Tomorrow is the second day of school for me, and the first meeting of my Philosophy class. Every time I open a new semester with this class, I try to challenge the students to find their own voice and dare to speak their own mind. In 1784, when the European Enlightenment was at its peak, Immanuel Kant published his essay, What is Enlightenment (Was ist Aufklärung?). He described the experience as the individual emerging from his/her own tutelage, daring to think independently (Sapere aude). That’s what I wish to challenge my students to do: dare to know. We stand on the stratified centuries of intellectual tradition, yet too often pride ourselves only in mastering and reciting the material rather than believing that we can do it better, that we can push the envelope further than earlier visionaries saw or dared to push.

This day has been very satisfying. I’m hoping that tomorrow is as well.

Thanks for reading.

 

My Answer to Wordsworth’s “Tintern Abbey”–an Abandoned Service Station in a Ghost Town

February 21, 2012

Abandoned Service Station in Robertsville, Missouri

During my three-day weekend, I chose to return to a composition I painted several years ago, titled “Cold Desolation”(https://davidtripp.wordpress.com/2011/12/15/a-frozen-moment-along-route-66-at-christmas/).  I had taken more than a dozen photos and processed them on 35mm Kodachrome slides a couple of decades ago.  The “Cold Desolation” painting was of this abandoned gas station from a frontal perspective.  Now I have chosen to paint it from this 45-degree angle, including the fuel tanks and the neighboring brick building, as well as trees backing the composition.  I also have chosen a full sheet of watercolor paper (22 x 30″), rather than the mid-sized “Cold Desolation” composition.  The original title was selected due to the weather being about 10 degrees when I photographed this site.

Robertsville, Missouri is the setting for this defunct service station.  Robertsville is defunct as well.  The town is south of historic route 66, west of St. Louis, in eastern Franklin County, just six miles southwest of the town of Pacific.  (http://en.wikipedia.org/wiki/Robertsville,_Missouri) I have photographed several abandoned structures from this town, but this service station is the only one I have managed to paint.  The winter light was better on these buildings than the ones facing across the street.

The three-day weekend was packed with plenty of obligations, but I found some space and temperate weather to retire to my garage studio and begin this painting after hours.  My “companions” for the most part were VHS documentaries on Willem deKooning and Paul Gauguin.  I enjoyed the communion as I thought of those great artists and their contributions, saddened that they are no longer among the living, though their immortal works will remain.  And the sighs of melancholy that I experienced as I thought back over past memories that grow faint over time had an effect on this painting’s process that probably I alone know intimately.

I was also tinged with the sad note of William Wordsworth and his “Lines Composed a Few Miles above Tintern Abbey; On Revisiting the Banks of the Wye During a Tour, July 13, 1798.”  I recalled some of the words from this lyric poem on that winter morning when I encountered this “wild secluded scene” that impressed on me “thoughts of more deep seclusion” that connected “the landscape with the quiet of the sky.”  This particular holiday weekend offered a few spaces of quiet seclusion, and I accepted those gifts in sincere gratitude, particularly late Sunday and Monday evenings in the studio.  A part of me thinks that I could have been happier spending this day working in the garage studio, but on second thought, I doubt that.  I’ll accept those late night gifts, and look forward to the next time I find space to paint.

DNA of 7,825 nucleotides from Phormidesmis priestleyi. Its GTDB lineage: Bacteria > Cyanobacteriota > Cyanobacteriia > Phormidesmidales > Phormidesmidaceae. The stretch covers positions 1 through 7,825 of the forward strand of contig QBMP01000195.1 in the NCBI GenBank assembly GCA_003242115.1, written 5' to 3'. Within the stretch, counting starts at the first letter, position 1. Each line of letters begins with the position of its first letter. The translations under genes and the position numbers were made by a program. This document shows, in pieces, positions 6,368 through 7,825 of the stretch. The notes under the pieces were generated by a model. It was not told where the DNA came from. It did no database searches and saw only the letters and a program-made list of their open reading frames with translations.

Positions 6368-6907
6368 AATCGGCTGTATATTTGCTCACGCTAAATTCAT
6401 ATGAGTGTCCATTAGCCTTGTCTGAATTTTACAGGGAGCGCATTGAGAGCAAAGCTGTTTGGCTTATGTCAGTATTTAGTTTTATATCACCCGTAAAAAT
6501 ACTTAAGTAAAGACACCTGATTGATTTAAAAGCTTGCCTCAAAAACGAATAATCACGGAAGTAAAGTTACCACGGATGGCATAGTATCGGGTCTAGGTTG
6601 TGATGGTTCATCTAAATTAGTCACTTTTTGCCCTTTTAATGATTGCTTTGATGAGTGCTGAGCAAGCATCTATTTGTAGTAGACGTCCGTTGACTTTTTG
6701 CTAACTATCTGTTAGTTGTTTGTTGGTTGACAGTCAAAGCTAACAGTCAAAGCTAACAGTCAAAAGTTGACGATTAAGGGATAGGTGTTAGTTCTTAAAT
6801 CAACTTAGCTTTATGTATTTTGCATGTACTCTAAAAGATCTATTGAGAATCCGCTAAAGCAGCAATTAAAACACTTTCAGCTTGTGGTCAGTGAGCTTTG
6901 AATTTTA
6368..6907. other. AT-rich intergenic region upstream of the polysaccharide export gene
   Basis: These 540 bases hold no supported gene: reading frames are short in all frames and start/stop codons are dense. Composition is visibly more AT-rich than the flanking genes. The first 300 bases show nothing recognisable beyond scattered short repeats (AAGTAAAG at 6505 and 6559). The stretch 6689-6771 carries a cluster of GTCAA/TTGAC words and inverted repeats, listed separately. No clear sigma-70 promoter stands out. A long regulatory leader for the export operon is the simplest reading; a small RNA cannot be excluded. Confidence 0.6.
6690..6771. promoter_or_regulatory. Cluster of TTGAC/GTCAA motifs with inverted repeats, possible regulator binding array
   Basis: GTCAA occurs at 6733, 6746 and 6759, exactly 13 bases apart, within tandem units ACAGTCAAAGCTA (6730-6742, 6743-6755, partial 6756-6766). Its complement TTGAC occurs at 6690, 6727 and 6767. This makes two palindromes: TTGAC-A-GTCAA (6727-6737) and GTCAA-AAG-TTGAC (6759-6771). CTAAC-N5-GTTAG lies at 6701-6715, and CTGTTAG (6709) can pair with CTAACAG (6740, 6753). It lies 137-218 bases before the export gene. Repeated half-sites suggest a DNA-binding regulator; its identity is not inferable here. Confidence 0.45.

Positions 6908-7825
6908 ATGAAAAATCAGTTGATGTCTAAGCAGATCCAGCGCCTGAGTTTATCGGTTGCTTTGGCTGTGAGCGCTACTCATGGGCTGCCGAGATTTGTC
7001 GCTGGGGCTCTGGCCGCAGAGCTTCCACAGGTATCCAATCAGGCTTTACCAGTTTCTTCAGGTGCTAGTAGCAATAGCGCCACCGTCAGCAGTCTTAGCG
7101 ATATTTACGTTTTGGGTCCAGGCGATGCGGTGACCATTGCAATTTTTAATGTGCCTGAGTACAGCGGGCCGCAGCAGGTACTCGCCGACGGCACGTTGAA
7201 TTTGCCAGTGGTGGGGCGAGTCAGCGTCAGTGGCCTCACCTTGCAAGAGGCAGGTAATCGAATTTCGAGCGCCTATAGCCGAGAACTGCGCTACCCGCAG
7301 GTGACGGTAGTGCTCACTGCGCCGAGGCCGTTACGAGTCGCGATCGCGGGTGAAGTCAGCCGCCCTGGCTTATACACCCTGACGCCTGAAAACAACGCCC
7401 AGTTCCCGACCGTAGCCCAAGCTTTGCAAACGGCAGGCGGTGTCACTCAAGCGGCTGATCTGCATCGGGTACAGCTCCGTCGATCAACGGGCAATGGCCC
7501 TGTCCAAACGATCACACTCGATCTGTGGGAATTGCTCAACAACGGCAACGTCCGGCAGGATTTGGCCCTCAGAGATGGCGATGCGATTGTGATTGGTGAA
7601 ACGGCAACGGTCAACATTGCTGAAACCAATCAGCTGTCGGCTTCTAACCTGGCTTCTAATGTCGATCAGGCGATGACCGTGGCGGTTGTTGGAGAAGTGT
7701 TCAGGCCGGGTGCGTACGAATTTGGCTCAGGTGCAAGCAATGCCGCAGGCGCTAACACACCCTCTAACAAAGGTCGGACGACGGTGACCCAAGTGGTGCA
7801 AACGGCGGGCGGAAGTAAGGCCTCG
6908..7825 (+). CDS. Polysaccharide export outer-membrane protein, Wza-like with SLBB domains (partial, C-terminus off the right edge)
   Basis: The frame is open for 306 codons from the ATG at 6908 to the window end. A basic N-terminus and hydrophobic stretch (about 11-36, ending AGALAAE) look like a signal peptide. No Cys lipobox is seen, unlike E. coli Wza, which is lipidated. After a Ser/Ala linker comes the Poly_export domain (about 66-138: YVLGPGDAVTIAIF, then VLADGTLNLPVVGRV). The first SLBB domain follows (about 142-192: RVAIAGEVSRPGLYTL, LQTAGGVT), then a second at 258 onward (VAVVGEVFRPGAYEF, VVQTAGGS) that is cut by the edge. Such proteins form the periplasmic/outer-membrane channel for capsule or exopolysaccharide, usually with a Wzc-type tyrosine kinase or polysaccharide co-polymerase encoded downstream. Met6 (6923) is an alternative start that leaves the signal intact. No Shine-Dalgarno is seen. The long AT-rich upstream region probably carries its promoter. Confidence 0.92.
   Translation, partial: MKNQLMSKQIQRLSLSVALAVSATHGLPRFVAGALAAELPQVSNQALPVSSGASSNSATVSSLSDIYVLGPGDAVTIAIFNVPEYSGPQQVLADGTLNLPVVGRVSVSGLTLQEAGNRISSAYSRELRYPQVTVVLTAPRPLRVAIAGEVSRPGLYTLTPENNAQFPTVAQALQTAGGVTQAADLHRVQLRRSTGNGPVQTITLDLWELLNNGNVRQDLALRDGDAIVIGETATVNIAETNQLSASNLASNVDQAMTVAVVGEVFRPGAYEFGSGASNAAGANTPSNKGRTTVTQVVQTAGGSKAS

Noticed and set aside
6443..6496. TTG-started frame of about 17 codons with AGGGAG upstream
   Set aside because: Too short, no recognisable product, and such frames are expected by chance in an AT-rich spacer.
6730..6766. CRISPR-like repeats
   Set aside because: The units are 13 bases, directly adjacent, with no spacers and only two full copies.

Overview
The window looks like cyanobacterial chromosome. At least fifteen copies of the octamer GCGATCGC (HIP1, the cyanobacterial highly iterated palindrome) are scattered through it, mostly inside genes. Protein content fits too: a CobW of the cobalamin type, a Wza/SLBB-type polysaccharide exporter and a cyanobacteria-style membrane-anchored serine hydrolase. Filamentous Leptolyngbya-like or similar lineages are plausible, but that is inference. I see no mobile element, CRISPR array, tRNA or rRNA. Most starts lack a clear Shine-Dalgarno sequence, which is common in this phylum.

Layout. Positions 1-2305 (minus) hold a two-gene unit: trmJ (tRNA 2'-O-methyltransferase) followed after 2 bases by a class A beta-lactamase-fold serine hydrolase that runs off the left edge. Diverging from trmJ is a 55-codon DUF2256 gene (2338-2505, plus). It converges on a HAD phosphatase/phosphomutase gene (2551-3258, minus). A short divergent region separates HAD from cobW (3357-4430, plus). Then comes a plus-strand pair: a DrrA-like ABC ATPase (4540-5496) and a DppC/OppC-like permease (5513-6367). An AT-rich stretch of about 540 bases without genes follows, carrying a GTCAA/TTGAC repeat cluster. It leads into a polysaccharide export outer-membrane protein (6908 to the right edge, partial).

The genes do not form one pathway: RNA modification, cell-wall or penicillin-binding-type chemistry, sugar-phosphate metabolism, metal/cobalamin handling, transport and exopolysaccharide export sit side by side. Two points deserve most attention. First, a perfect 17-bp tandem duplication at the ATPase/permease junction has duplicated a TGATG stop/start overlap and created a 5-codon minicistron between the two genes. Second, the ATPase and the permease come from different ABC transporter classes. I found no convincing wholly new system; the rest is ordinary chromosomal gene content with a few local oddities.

I’m going to close this post with the portion of the Wordsworth poem that touched me the most profoundly, and I felt were my own sentiments as I worked over this painting, and remembered that scene from the dead of winter:

These beauteous forms,
Through a long absence, have not been to me
As is a landscape to a blind man’s eye:
But oft, in lonely rooms, and ‘mid the din
Of towns and cities, I have owed to them
In hours of weariness, sensations sweet,
Felt in the blood, and felt along the heart;
And passing even into my purer mind,
With tranquil restoration:–feelings too
Of unremembered pleasure: such, perhaps,
As have no slight or trivial influence
On that best portion of a good man’s life,
His little, nameless, unremembered, acts
Of kindness and of love. Nor less, I trust,
To them I may have owed another gift,
Of aspect more sublime; that blessed mood,
In which the burthen of the mystery,
In which the heavy and the weary weight
Of all this unintelligible world,
Is lightened:–that serene and blessed mood,
In which the affections gently lead us on,–
Until, the breath of this corporeal frame
And even the motion of our human blood
Almost suspended, we are laid asleep
In body, and become a living soul:
While with an eye made quiet by the power
Of harmony, and the deep power of joy,
We see into the life of things.

On a separate note (one which probably has no connection to this post), I did manage some quality reading over the weekend, mostly from Immanuel Kant, of all people.  I have, throughout the years of my education, found this man’s thought a tough nut to crack.  But this weekend, a few fissures opened, and I finally caught a glimpse into some of his work that yielded some fine food for reflection.  I am most intrigued with his intellectual “Copernican Revolution” and its implications for thinking in the centuries since the 18th.  I may be posting some of those a little later, when they’ve had more time to mature.

Thanks for reading.  I have had no computer access for four days, and am most happy to be back at the blog, especially since I have a new painting emerging.